"All About Lulu": Bainbridge Island author flexes literary muscles in a winning debut
Bainbridge Island author Jonathan Evison takes on obsessive love, bewildering sibling relations and the world of professional bodybuilding in his debut novel, "All About Lulu."
Seattle Times book critic
Author appearanceJonathan Evison reads from "All About Lulu," 7:30 p.m. Tuesday, Elliott Bay Book Co., 101 S. Main St., Seattle, free (206-624-6600 or www.elliottbaybook.com), and 7:30 p.m. Thursday, Eagle Harbor Book Co., 157 Winslow Way E., Bainbridge Island, free (206-842-5332 or www.eagleharborbooks.com).
A knockout in its first half — and mostly pretty good in its second half — "All About Lulu" by Bainbridge Islander Jonathan Evison (Soft Skull Press, 340 pp., $14.95) is a debut novel worth getting excited about.
With a desperate/exuberant élan, the book kicks around ideas about obsessive love, bewildering sibling relations and the world of professional bodybuilding ("paining and gaining"). Also under consideration in its pages: the soul-saving possibilities of the American entrepreneurial spirit and the mutability of human character.
This last has particular, painful bearing for the book's narrator, William Miller, because the girl he loves and who once loved him — his stepsister Lulu — keeps changing beyond all recognition. And evading him. And tormenting him.
Or is Will, in failing to read his situation accurately, merely tormenting himself?
The plot: A year after Will's beloved mother dies of cancer, his father, a Santa Monica bodybuilder who goes by Big Bill Miller, starts dating a grief counselor named Willow. And into 8-year-old Will's life comes Willow's young daughter, Lulu.
Will's smitten state is complete and instantaneous: "Lulu was an entire population. You could string adjectives together like daisy chains and not describe Lulu. Verbs came closer: soaring, crashing, yearning, laughing, dreaming, kissing. But metaphors came closest: Lulu was a white-hearted starburst, a silver-crested wave. Lulu was the sound electricity makes."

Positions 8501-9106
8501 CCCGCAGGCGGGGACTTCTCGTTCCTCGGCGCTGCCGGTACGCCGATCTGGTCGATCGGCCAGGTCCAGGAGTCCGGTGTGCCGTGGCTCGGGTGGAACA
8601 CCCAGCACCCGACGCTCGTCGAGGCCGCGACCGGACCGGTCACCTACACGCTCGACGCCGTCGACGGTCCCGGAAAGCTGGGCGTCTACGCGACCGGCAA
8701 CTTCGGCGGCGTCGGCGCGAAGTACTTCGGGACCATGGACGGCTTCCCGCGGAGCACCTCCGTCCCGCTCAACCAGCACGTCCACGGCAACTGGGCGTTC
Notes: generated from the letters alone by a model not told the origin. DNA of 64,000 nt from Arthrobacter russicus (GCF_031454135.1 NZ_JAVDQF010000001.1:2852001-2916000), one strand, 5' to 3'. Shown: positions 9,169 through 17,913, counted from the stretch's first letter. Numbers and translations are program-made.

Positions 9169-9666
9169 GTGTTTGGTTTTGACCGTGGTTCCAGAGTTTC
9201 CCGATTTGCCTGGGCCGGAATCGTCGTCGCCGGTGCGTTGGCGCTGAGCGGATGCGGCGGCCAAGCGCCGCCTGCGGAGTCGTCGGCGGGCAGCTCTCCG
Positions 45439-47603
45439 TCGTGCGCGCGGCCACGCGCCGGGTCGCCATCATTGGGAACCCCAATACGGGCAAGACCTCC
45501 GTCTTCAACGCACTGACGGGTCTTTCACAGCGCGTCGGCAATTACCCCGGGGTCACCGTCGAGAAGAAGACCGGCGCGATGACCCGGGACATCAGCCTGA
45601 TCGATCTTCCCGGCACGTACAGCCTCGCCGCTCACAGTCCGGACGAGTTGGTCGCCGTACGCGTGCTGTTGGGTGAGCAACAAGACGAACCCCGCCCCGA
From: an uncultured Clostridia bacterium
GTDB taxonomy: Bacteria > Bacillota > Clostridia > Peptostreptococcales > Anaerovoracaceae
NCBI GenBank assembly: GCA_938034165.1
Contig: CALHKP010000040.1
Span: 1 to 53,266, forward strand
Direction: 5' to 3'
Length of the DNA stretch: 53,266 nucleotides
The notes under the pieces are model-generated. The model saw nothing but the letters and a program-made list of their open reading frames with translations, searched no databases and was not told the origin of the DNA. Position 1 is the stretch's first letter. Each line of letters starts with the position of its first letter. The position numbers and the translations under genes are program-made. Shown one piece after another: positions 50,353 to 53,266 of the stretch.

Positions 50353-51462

She and Will invent their own private language. She becomes his ally in "meat resistance." (Vegetarian Will's dad and bodybuilding twin brothers — "their Adam's apples had outsized their brains" — are meat fanatics.) She beguiles him with her talk about the mating rituals of sandhill cranes and the advantages of radio over TV.
She and Will, in short, grow together "like two stalks into one plant."
Then Lulu, at age 15, goes to cheerleading camp and something changes — drastically, irrevocably. When she gets home, she freezes all contact with Will. Her only explanation: "I'm just not myself anymore."
Will spends close to 300 pages trying to figure out what this means, especially after Lulu ditches Santa Monica for Seattle, where any communications from her sound like both an apology and a Dear John letter. In the meantime, Will also has to figure out what to do with his life and how to absorb the transformative shocks his twin brothers, dad and friends keep giving him.
He's lured into "Hot Dog Heaven," a Venice Beach frankfurter stand whose owner dreams of expanding his business into China. He studies philosophy and is taken with David Hume's notion that "there is no sensation, no single experience in which the unity of the self is perceived." Eventually, he discovers he has a voice made for radio, which launches him on a non-fast-food career.
But each of these episodes is punctuated by attempts to re-establish contact — or definitively break it off — with an increasingly fragile Lulu.
Evison is a member of the radio comedy troupe Shaken Not Stirred, yet there's little that's shticky or sketch-routinelike about the novel. From the moment Will describes his father's gym-centric world, it's obvious you're in the hands of a real writer: "I know the acrid odor of sweat-soaked rubber mats, the iron clang of clashing weights, the tingle of sweaty back skin ripped from vinyl, the heaving and grunting and chest pounding. And none of it holds any romance for me."
The novel falters in its latter stretch, where there's a problem built into the structure of the book. Lulu has to elude Will's grasp or there's no story. But because Evison succeeds so splendidly in making her as arresting and unpredictable as Will believes her to be, things just aren't as lively when she's absent from the page. Big Bill, sympathetic Willow, the rambunctious twins and Will's various fast-food/academic mentors offer diversion — but they can't compete with the protean Lulu.
Still, there are plentiful pleasures to be had in this bittersweet, bracing book about "paining and gaining" on more levels than one.
Copyright © 2008 The Seattle Times Company
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